There used to be a much closer connection between formerly all-male Haverford College and the women of Bryn Mawr just a short stroll out the Main Line. Even in my day, when Haverford was co-ed with a vengeance, the bi-college identity was inclusive enough for there to be room for that species of male, of which I was a proud member, known as the Bryn Man, who gravitated toward the Bryn Mawr vibe.
The two institutions and their student bodies have fewer interstices today, which I consider a great shame, yet the pulse of that dynamic tension and affection of old still beats when both colleges invite their Alums back on the same weekend, and so I knew that the first night of my reunion I would spend at the Bryn Mawr Step Sing. I also suspected that when duty called, I would not hesitate to answer, but more on that in a moment.
Step Sings are important and beloved rituals at Bryn Mawr, as indeed they were in my mother and grandmother's days at another of the Seven Sisters. Classes with their distinctive owl lanterns convene under the direction of their respective songs-mistresses about the Senior Steps on the side of Taylor Hall. They draw from a songbook that includes generational anthems, rounds and ribaldries, and often punctuated by the college cheer invoking the Goddess Athena:
Anassa kata, kalo kale,
Ia ia ia Nike,
Bryn Mawr, Bryn Mawr, Bryn Mawr!
There is a Haverford rejoinder, cribbed from Jabberwocky - "O frabjous Day! Calooh, Callay!" - but there are few now who remember it.
At the Step Sing last Friday, I arrived fashionably late with a Mawrter for company, only to find "the precession had proceeded according to precedent" and thus had not yet gotten underway. There were hundreds of alumnae and their friends and families, including children swirling glow sticks and more than a few clinking glasses. We knew it was going to be an eventful evening when the class of 1940 got the ball rolling in spectacular fashion. A gray haired nonagenarian in a short skirt with long woolen stockings of some indeterminate hue and wearing her glow stick like a torc gave a rousing rendition of a song from her youth about snorting cocaine.
We thought that would be hard to top. I mentioned that in 10 years or so the class songs would be by Lady Gaga instead of Paul Simon or the Indigo Girls, and right on cue two songs-mistresses did a 4 bar intro of Poker Face. But there was also a rendition of Haverford Harry, which I have taken the liberty of sharing here in full courtesy of the Class of 1971 Songbook:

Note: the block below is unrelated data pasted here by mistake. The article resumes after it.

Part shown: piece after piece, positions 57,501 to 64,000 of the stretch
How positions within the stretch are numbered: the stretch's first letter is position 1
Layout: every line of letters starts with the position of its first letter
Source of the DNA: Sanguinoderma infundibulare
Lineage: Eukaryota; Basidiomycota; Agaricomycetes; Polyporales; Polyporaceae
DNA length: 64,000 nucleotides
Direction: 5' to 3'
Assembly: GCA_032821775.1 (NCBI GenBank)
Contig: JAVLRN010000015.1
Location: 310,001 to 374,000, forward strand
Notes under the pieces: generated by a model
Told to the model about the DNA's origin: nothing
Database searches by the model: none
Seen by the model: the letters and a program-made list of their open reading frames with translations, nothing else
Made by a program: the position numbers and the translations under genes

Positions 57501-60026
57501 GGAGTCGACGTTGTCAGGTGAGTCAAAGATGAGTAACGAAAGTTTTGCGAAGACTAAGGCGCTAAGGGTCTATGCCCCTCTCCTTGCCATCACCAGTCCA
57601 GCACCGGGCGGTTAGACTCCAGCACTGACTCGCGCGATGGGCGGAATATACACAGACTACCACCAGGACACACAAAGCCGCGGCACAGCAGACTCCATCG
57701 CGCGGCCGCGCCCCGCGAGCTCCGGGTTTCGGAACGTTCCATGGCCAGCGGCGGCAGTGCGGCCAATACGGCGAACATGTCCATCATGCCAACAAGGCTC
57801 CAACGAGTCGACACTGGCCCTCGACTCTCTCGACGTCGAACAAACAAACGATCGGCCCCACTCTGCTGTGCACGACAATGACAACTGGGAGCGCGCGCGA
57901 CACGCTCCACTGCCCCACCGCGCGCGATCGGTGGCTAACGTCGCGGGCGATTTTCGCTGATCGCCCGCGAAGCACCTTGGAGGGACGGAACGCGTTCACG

The boy that I marry will have to be
A hermit, neurotic, and wear a goatee,
He'll be arty and smarty and smell of raw gin.
His hair will be stringy and shoulder length.
He'll snow all the girls with his sheer brute strength.
He's a nudist, a Zen Buddhist,
And his social deportment's the crudest.
His room will be cluttered with sculpture weird.
His chin will be covered with unshaved beard.
He's terrific, he's prolific,
His demands and desires quite specific.
He seems to be haunted with some strange hex,
A complex concerning that thing called sex.
He's sublime-o, what a wine-o,
For some young thing from Shipley, divine-o.
So a Haverford Harry the boy I marry must be ... inevitably!
When they had finished, the mistress of ceremonies noted that there were also lyrics for Harry's Reply (though sadly not reproduced in the 1971 songbook), and offered the opportunity for any 'Fords in the audience to come up and sing it. She didn't sound as if she expected any takers, but then, I knew of at least one who knew what to expect and was more than willing.
I waited a beat or two, then walked down the aisle in my panama hat and clad in Haverford's scarlet and black, acknowledging with a slight bow the delighted gasps of "It's Tim!" that came from the vicinity of the BMC class of 1990 section. I confess I was relieved that the statute of limitations on my various youthful indiscretions in Athena's demesne appears to have expired with all long since forgiven or forgotten.
I faced the crowd, accepted a microphone and the lyric sheet, and said something rueful along the lines of "Good God" Then up from my left stepped a fellow 'Ford from the Class of 1980, who I remembered afterward had been the only other person with me when this same scene played out at reunion 15 years ago. We were prepared to brazen through another duet, when another Haverford male came forward, and still others, until we may have been a dozen strong up there and game to give it our best. We shook hands and turned to face the music.
We sang the lines with gusto, and let me tell you it was at least as good sauce for the goose as had been for the gander. I recall one small part that went something along the lines of "She's precocious, hair's atrocious, If you get her in bed she's ferocious" which was a crowd favorite (and after which I could not resist getting the aside "You don't know how right that is...")
The whole thing was a lark and went over very well. Someone from the Alumnae office wanted our names afterwords in case they use any of the photographic evidence. I was greeting throughout the rest of the night with anonymous calls from the darkness of "Haverford Harry, you were great!" It was the very least I could do for Bi-Co relations, aside from love the Mawr and its Mawrters, which I do, I do.